Housing & Construction May 2018
Housing Starts Rise 1.9%
Housing starts rose 1.9% in March to a seasonally adjusted annual rate of 1.32 million units after falling to 1.24 million units in February. Single-family starts fell 3.7% to 867,000 units after rising to 902,000 units in February. Multifamily starts rose 14.4% to 452,000 units, the highest level for multifamily starts since December 2016. Multifamily data tends to be particularly volatile on a month-to-month basis. NAHB expects single-family starts to rise 5% this year; multifamily starts are expected to fall slightly. Regional starts were mixed. Starts jumped 22.4% in the Midwest and inched up 0.8% in the Northeast. Starts declined 0.6% in the South and 1.5% in the West.
Building Permits Rise 2.5%
Overall building permit issuance rose 2.5% in March to a seasonally adjusted annual rate of 1.35 million units. Multifamily permits accounted for all of the increase, jumping 19% to 514,000. Single-family permits dropped 5.5% to a seasonally adjusted annual rate of 840,000. Regional permit issuance was mixed. Permits rose 9.0% in the Midwest, 3.0% in the West and 2.1% in the South. Permits declined 5.5% in the Northeast.
New-Home Sales Rise 4.0%
Sales of newly built, single-family homes rose 4.0% in March to a seasonally adjusted annual rate of 694,000 units and starts for February were adjusted up. The increase reversed three consecutive months of declines and was well ahead of expectations. The inventory of homes for sale at the end of March fell to 301,000, a 5.2-month supply at the current sales pace, down from a 5.9-months supply in February. Inventories of completed homes remain exceptionally lean. Regional sales were mixed. Sales jumped 28.3% in the West and rose 0.8% in the South. Sales plunged 54.8% in the Northeast and fell 2.4% in the Midwest. The big drop in the Northeast was blamed on adverse weather. Sales of new homes are tabulated when contracts are signed and are considered a more timely barometer of the housing market than purchases of previously-owned homes, which are calculated when a contract closes.
Existing Home Sales Rise 1.1%
Total existing home sales rose 1.1% in March to a seasonally adjusted annual rate of 5.6 million units from 5.4 million in February. Sales were down 1.2% from March 2017. Total housing inventory fell to a 3.6-month supply from a 3.8-month supply in March 2017. Homes stayed on the market an average of just 30 days in March. Regional sales were mixed. Sales rose 6.3% in the Northeast and 5.7% in the Midwest. Sales dropped 0.4% in the South and 3.1% in the West. The NAR had expected March sales to decline overall based on severe weather in much of the country.
Builder Confidence Falls to 69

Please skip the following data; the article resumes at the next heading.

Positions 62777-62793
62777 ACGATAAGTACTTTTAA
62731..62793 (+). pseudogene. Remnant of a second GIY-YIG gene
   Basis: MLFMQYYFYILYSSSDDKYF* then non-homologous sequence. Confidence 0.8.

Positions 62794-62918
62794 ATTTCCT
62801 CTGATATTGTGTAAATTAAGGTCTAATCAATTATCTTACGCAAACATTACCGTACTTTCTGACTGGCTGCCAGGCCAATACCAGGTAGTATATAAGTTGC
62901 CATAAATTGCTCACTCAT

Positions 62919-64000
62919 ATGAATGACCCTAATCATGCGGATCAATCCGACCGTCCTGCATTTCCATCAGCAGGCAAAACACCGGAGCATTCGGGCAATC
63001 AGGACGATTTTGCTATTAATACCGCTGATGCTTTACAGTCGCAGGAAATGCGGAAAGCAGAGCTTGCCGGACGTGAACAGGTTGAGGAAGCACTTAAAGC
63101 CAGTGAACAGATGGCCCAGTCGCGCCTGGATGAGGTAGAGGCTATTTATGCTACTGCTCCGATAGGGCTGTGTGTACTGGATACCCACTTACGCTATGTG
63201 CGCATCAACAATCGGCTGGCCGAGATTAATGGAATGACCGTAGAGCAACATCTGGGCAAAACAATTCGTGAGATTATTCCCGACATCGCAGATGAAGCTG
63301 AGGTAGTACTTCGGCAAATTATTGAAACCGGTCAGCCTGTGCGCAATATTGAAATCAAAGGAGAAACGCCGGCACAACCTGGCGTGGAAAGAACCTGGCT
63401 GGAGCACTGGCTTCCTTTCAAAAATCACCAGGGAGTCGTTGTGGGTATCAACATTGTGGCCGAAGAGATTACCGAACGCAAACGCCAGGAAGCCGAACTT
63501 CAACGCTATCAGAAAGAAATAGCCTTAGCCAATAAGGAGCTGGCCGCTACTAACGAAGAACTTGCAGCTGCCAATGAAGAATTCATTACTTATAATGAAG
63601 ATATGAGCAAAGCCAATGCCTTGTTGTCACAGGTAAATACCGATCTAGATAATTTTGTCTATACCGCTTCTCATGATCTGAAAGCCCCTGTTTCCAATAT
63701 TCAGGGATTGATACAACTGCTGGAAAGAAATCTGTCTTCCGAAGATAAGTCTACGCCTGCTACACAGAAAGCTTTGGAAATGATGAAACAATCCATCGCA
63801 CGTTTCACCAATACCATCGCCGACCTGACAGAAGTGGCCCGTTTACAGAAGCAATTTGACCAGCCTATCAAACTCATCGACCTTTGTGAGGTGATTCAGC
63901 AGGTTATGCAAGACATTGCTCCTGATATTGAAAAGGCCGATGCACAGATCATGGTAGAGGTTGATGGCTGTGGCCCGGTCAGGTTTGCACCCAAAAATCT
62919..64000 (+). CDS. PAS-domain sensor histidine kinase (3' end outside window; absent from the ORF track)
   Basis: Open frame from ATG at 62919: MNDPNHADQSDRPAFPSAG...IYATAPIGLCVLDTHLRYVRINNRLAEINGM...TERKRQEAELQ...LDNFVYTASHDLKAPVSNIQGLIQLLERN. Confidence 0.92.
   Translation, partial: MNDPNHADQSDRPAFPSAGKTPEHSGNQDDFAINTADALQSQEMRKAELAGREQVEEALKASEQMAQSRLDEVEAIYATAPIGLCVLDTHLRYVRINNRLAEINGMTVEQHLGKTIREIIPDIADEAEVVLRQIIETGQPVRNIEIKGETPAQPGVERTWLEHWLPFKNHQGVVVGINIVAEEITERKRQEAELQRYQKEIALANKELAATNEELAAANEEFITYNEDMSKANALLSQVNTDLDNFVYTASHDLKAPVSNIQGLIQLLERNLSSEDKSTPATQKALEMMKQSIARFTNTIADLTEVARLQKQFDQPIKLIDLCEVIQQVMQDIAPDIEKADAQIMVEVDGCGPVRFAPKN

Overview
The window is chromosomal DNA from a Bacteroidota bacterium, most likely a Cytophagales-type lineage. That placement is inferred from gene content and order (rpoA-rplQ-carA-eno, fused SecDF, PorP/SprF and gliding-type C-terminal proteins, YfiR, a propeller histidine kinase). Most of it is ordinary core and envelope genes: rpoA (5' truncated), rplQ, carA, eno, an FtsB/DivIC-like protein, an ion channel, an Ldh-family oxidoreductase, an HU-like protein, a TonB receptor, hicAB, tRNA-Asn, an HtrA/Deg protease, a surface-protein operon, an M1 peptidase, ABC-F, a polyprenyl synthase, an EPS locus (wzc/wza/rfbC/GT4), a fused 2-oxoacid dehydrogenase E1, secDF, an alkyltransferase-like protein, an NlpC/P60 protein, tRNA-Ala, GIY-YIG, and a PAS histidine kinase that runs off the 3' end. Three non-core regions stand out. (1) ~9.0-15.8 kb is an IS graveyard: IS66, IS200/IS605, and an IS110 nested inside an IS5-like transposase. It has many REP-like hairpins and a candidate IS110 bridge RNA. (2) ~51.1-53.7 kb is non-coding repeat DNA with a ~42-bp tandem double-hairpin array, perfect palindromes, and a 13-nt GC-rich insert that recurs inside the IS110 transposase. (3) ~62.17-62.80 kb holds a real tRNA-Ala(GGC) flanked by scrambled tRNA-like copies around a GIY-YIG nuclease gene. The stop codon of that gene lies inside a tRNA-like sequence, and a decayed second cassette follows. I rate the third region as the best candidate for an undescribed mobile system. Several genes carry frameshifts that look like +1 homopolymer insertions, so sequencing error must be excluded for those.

Builder confidence fell one point to 69 in April after slipping one point to 70 in March, according to the National Association of Home Builders/Wells Fargo Housing Market Index (HMI). The component scores were mixed, with the index measuring current sales conditions falling two points to 75, the component measuring sales expectations over the next six months dropping one point to 77 and the index gauging buyer traffic holding steady at 51. Looking at the three-month moving averages for regional HMI scores, the South remained unchanged at 73, the Northeast fell one point to 55, the Midwest dropped two points to 66 and the West fell three points to 76. NAHB Chief Economist Robert Dietz said that they attributed the slight drop in confidence to lingering winter weather slowing housing activity in some parts of the country.
Remodeling Confidence Falls to 57
The Remodeling Market Index (RMI) fell three points to 57 in the first quarter, according to the National Association of Home Builders (NAHB). The RMI has been above 50, the level that indicates more remodelers report market activity is higher compared to the prior quarter than say it is lower, since the second quarter of 2013. NAHB points out that higher prices for labor and materials like lumber continue to cause delays in project starts and higher overall project costs. The scores for the major additions and alterations component fell four points to 56, minor additions and alterations rose one point to 60 and home maintenance and repair fell four points to 57. The future market indicators index fell four points to 55.
Mortgage Rates Rise to 4.58%
A 30-year fixed-rate mortgage (FRM) rose to 4.58% at the end of April after remaining at 4.4% at the end of March. Rates are now at their highest level since the week of August 22, 2013. Higher Treasury yields, driven by rising commodity prices, more Treasury issuances and the steady stream of solid economic news, are behind the uptick in rates during April. Last year at the end of April rates averaged 4.03%.
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